Table 2 Daily levels and patterns of physical activity and sedentary time

On two-thirds of days children were classified as inactive as they did not meet the new international guideline daily amount of physical activity for 3 to 4y olds (≥180 min of total physical activity, including ≥60 min MVPA). Results quantifying the likelihood of physical inactivity are presented in Fig. 2. Overall, there was no difference between South Asian and white British children in the likelihood of being physically inactive (OR = 1.24 95% CI 0.72 to 2.14, p = 0.45 for white British versus South Asian as the reference group). Post-hoc gender-stratified analyses did reveal, however, some evidence that white British boys were more likely to be inactive compared to South Asian boys (OR = 1.85 95% CI 0.90 to 3.82, p = 0.092); there was no comparable evidence in girls (OR = 0.70 95% CI 0.30 to 1.64, p = 0.41). In both ethnic groups, each year of age was associated with ~ 60% lower odds of physical inactivity (South Asian: OR = 0.38, 95% CI 0.26 to 0.55, p < 0.001; white British: OR = 0.39, 95% CI 0.25 to 0.59, p < 0.001). White British children were 54% less likely to be physically inactive in spring than winter (OR = 0.46, 95% CI 0.22 to 0.97, p = 0.040), and South Asian children were approximately 50% less likely to be physically inactive in all seasons compared to winter (spring: OR = 0.45, 95% CI 0.21 to 0.96, p = 0.038; summer: OR = 0.50, 95% CI 0.25 to 0.99, p < 0.048; autumn: OR = 0.49, 95% CI 0.27 to 0.90, p < 0.020). South Asian children were 44% less likely to be physically inactive on weekends than weekdays (OR = 0.56, 95% CI 0.41 to 0.74, p < 0.001). Finally, South Asian girls were 3.5 times more likely to be physically inactive compared to South Asian boys (OR = 3.5, 95% CI 1.8 to 6.7, p < 0.001). There were no substantive differences in any of the results in complete-case analyses, or analyses that excluded all non-baseline data from children who were in the intervention group of the RCT.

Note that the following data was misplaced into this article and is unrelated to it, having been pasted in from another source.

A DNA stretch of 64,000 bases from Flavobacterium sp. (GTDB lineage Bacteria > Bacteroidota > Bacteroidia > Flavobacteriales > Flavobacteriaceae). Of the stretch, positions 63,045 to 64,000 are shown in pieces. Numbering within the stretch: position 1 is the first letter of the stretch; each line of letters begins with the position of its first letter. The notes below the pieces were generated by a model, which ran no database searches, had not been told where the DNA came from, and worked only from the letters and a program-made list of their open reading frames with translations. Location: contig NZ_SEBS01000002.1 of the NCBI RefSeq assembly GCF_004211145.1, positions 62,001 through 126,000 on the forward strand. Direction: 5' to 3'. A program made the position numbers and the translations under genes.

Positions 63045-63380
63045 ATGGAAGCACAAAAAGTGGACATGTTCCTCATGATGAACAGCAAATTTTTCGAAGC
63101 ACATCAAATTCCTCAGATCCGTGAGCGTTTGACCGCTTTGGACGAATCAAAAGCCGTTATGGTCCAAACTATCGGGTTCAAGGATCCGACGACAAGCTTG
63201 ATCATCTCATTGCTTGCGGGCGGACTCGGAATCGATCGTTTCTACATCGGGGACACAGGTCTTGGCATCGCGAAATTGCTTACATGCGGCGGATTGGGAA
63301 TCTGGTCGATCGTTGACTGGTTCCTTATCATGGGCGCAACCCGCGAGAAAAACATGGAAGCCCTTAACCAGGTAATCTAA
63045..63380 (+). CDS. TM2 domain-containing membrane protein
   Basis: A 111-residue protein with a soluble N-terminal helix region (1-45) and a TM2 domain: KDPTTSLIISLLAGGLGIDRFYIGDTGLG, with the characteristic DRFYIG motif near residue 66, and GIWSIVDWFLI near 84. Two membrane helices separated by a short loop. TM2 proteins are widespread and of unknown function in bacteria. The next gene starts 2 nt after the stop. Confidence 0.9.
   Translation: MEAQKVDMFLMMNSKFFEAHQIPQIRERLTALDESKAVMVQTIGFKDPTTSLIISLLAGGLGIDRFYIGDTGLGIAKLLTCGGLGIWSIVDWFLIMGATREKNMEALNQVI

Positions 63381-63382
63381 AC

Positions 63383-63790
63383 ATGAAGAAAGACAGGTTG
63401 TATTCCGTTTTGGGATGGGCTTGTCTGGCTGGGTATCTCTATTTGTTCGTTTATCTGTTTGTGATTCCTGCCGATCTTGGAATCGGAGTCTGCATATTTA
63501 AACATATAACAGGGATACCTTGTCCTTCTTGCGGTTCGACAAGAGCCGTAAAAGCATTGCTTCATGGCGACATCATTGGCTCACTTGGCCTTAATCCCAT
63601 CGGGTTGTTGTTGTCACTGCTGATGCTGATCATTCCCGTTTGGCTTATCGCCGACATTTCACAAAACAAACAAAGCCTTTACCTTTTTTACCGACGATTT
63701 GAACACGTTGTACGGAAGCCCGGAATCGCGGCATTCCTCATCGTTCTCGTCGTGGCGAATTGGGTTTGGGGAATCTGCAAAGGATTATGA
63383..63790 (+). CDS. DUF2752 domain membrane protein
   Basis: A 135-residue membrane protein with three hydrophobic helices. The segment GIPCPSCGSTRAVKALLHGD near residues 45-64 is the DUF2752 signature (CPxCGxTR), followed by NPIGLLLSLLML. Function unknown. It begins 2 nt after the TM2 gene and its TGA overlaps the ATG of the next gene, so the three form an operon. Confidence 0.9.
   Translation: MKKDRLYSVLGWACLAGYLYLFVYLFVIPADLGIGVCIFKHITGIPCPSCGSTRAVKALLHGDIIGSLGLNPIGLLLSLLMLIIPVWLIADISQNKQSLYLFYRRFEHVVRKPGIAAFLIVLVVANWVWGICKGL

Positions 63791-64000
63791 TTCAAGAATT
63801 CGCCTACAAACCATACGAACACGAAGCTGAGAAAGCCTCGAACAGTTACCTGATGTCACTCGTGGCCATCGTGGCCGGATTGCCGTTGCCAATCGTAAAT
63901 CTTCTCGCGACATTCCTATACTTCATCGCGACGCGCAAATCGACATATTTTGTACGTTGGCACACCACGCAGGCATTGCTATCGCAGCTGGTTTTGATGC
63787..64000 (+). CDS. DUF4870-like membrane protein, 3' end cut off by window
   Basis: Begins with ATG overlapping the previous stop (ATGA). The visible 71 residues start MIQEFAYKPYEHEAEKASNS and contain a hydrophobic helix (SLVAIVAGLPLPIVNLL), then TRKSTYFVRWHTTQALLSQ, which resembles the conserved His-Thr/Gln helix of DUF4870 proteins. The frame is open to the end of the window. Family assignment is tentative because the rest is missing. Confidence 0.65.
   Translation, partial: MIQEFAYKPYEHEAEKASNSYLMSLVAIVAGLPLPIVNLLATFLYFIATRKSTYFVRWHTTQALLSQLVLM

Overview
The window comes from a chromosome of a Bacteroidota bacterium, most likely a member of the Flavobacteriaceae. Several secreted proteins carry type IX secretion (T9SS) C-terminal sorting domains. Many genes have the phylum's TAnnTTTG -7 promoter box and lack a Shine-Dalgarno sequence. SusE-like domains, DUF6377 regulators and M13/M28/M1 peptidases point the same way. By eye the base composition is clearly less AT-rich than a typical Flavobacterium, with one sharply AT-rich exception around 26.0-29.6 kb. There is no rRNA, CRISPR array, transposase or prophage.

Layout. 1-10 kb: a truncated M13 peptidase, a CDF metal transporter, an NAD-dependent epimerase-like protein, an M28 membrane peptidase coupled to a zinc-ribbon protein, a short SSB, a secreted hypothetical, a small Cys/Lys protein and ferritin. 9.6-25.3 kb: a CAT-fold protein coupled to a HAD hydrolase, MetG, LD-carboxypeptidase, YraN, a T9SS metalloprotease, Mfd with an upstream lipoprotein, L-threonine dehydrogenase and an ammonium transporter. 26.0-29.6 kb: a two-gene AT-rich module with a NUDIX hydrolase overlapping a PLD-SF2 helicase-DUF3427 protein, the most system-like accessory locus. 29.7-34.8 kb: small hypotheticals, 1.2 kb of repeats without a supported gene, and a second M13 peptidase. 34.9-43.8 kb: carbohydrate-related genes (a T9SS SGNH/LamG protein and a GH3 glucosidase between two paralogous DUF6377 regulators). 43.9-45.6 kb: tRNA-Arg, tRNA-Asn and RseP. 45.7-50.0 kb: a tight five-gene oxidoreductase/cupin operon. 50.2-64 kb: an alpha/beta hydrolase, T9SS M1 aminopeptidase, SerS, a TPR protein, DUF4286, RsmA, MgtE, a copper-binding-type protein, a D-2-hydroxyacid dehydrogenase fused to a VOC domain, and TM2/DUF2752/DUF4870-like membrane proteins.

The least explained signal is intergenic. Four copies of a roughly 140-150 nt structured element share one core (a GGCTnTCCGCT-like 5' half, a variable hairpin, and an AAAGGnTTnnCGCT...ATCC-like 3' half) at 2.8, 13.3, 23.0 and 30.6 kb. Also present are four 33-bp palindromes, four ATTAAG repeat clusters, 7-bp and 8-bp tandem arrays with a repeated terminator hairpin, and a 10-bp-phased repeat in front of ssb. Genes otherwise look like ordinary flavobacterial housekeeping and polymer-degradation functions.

Fig. 2
figure2

Odds ratios for failing to meet the new international guideline daily amount of physical activity for children aged 3 to 4 years (≥180 min of total physical activity including ≥60 min MVPA). Statistical analyses performed on multiple (n = 60) imputed datasets using multilevel logistic regression to account for clustering of days within time-points and children. Analyses were stratified by South Asian (202 children; 380 time-points; 2011 days) and white British (140 children; 220 time-points; 1170 days) ethnicities. All factors were mutually adjusted for one another except area deprivation and annual income which occupied separate models from each other. Reference categories are boys, area deprivation ≤10%, annual income <£6999, healthy weight, winter, weekday, normal birth weight, and maternal delivery age < 25y, respectively. Age was modelled continuously. South Asian ethnicity includes Pakistani (n = 154), Bangladeshi (n = 21), Indian (n = 4), and ‘Other South Asian’ including country of origin unknown (n = 23). MVPA, moderate-to-vigorous physical activity

Discussion

Levels of sedentary time and physical activity